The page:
Scholarly article on topic 'Housing and Transportation: Towards a Multi-scale Net Zero Emission Housing Approach for Residential Buildings in New Zealand'

Housing and Transportation: Towards a Multi-scale Net Zero Emission Housing Approach for Residential Buildings in New Zealand Academic research paper on "Earth and related environmental sciences"

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{"net zet emission house / operation energy emissions" / "embodied energy emissions / user transport energy emissions ;"}

Abstract of research paper on Earth and related environmental sciences, author of scientific article — Dekhani Nsaliwa, Robert Vale, Nigel Isaacs

Abstract Current approaches of designing and refurbishing residential buildings in urban developments to achieve net zero emission performance focus mainly on operational energy largely in terms of thermal aspects. The embodied energy of buildings and systems and additionally the transport energy of their users are typically overlooked. More recent studies have revealed that these two energy demands can represent more than half of the life cycle energy for over 50 years. This paper initiates an approach which takes into account the energy requirements at the building scale (i.e. embodied and operational of the building and its systems) and the city scale i.e. transport energy (both direct and indirect) of the users of a net zero emission house located in Auckland, New Zealand and evaluates its energy consumption and CO2 emissions. In addition it investigates various scenarios related to transport technology focusing on internal combustion engine vehicles (ICEVs) and battery powered electric vehicles (BPEVs). The main conclusion is that there is a need to develop integrated tools which should enhance the efficiency of net zero emission houses and user transportation modes in a single framework such that each of the embodied, operational and transport energy emissions attributed to the building users can be reduced in order to move towards a low energy society.

Academic research paper on topic "Housing and Transportation: Towards a Multi-scale Net Zero Emission Housing Approach for Residential Buildings in New Zealand"

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Energy Procedia 75 (2015) 2826 - 2832

The 7th International Conference on Applied Energy - ICAE2015

Housing and transportation: Towards a multi-scale net zero emission housing approach for residential buildings in New

Zealand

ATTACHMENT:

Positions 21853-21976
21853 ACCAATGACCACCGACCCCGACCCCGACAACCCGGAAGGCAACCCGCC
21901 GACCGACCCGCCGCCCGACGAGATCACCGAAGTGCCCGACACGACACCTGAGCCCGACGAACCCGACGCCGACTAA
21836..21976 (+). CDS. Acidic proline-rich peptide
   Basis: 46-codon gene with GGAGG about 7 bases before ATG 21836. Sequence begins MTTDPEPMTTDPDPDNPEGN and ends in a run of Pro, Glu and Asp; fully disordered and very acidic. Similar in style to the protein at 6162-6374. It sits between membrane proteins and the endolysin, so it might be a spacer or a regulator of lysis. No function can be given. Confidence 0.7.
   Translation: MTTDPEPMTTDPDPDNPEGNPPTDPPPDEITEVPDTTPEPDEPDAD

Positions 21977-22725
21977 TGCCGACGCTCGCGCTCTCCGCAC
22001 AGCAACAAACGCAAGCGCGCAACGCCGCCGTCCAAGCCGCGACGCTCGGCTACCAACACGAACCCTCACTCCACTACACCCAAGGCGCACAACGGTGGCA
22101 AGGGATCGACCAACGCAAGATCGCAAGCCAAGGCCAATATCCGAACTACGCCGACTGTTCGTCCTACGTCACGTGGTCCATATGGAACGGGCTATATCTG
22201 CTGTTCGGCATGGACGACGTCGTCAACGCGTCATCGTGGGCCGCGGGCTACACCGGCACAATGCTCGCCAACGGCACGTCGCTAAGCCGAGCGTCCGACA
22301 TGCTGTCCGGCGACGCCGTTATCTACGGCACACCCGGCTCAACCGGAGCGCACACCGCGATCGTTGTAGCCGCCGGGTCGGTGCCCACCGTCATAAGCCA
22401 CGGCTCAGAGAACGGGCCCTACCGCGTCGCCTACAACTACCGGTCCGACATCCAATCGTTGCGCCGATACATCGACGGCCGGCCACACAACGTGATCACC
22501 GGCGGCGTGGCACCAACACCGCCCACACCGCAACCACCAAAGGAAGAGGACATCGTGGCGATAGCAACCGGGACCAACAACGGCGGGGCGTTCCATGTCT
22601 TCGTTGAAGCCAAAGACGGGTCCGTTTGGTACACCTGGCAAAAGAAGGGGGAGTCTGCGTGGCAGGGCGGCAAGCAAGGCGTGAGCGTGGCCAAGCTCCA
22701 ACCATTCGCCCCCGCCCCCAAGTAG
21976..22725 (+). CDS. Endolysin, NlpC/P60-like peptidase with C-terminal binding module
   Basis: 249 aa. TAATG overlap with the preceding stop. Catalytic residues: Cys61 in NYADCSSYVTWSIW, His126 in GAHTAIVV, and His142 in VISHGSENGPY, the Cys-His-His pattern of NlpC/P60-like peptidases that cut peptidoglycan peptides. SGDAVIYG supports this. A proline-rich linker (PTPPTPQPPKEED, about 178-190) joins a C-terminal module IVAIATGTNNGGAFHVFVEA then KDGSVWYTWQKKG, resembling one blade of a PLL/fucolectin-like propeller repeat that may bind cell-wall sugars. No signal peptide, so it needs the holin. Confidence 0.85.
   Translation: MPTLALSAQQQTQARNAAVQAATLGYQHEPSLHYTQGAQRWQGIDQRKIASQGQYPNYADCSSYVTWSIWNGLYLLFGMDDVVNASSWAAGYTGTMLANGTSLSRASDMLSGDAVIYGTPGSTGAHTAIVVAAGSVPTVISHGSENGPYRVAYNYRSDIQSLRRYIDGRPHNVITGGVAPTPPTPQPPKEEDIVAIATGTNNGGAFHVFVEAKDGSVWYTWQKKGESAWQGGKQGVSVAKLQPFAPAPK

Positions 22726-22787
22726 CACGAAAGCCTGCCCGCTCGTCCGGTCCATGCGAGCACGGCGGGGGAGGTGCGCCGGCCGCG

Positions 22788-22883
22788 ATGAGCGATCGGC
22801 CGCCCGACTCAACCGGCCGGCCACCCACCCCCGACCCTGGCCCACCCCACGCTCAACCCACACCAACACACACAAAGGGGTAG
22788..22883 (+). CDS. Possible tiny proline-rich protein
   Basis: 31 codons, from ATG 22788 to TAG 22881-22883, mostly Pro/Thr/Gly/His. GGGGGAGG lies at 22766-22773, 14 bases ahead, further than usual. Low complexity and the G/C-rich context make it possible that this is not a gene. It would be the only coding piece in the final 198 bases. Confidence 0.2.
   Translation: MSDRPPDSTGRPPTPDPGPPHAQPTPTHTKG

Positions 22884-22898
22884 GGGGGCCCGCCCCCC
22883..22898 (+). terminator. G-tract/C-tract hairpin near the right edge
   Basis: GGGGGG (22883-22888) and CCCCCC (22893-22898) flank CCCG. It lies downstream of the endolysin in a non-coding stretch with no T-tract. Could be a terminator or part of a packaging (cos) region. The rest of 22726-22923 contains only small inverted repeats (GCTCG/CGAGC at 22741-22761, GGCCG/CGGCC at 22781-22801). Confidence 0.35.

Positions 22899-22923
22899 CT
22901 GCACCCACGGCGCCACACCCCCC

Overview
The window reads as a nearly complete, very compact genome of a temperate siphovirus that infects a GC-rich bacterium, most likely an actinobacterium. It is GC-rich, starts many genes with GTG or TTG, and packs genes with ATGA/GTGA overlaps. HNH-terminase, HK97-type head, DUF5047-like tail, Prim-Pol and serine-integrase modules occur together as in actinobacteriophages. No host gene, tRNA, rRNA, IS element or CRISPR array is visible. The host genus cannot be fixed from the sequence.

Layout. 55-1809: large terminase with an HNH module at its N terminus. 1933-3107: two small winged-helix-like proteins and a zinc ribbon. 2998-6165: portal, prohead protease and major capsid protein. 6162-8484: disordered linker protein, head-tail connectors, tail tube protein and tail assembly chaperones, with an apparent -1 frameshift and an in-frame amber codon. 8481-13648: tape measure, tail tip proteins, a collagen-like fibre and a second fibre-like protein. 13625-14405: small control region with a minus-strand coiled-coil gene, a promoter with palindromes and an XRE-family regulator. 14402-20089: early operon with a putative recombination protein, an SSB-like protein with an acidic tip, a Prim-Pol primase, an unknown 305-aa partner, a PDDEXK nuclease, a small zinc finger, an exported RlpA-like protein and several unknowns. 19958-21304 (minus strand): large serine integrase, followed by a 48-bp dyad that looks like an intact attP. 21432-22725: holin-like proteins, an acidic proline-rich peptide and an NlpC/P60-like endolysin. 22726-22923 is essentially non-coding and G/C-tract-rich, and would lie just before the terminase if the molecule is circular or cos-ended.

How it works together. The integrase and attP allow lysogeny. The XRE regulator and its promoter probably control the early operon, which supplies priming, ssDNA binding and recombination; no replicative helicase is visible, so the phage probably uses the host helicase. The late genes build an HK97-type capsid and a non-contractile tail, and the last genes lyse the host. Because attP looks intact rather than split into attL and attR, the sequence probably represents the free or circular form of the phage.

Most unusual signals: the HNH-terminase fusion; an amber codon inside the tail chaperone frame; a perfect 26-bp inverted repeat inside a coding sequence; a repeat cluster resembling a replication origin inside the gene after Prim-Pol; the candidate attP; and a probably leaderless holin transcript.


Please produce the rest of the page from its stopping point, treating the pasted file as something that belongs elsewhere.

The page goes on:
Dekhani Nsaliwaa*, Robert Valeb, Nigel Isaacsc

a'b'c Victoria University of Wellington,School of Architecture and Design, _139 Vivian street, Wellington 6011,New Zealand_

Abstract

Current approaches of designing and refurbishing residential buildings in urban developments to achieve net zero emission performance focus mainly on operational energy largely in terms of thermal aspects. The embodied energy of buildings and systems and additionally the transport energy of their users are typically overlooked. More recent studies have revealed that these two energy demands can represent more than half of the life cycle energy for over 50 years. This paper initiates an approach which takes into account the energy requirements at the building scale (i.e. embodied and operational of the building and its systems) and the city scale i.e. transport energy (both direct and indirect) of the users of a net zero emission house located in Auckland, New Zealand and evaluates its energy consumption and CO2 emissions. In addition it investigates various scenarios related to transport technology focusing on internal combustion engine vehicles (ICEVs) and battery powered electric vehicles (BPEVs). The main conclusion is that there is a need to develop integrated tools which should enhance the efficiency of net zero emission houses and user transportation modes in a single framework such that each of the embodied, operational and transport energy emissions attributed to the building users can be reduced in order to move towards a low energy society.

© 2015TheAuthors.Publishedby ElsevierLtd.Thisis an open access article under the CC BY-NC-ND license

(http://creativecommons.Org/licenses/by-nc-nd/4.0/).

Peer-review under responsibility of Applied Energy Innovation Institute

Keywords:net zet emission house,operation energy emissions, embodied energy emissions,user transport energy emissions

1. Introduction

Over the past decade, numerous housing projects have been presented as 'net zero energy', 'zero carbon' or 'zero emissions' [1]. Such claims have been made through using a variety of different approaches, notably on-site renewable energy technologies, purchasing green energy credits, etc. However, recent

* Corresponding author. Tel.: +64 0 2230 34855; fax: +64 4463 6204. E-mail address: dekhanijuvenalis@gmail.com.

1876-6102 © 2015 The Authors. Published by Elsevier Ltd. This is an open access article under the CC BY-NC-ND license

(http://creativecommons.org/licenses/by-nc-nd/4.0/).

Peer-review under responsibility of Applied Energy Innovation Institute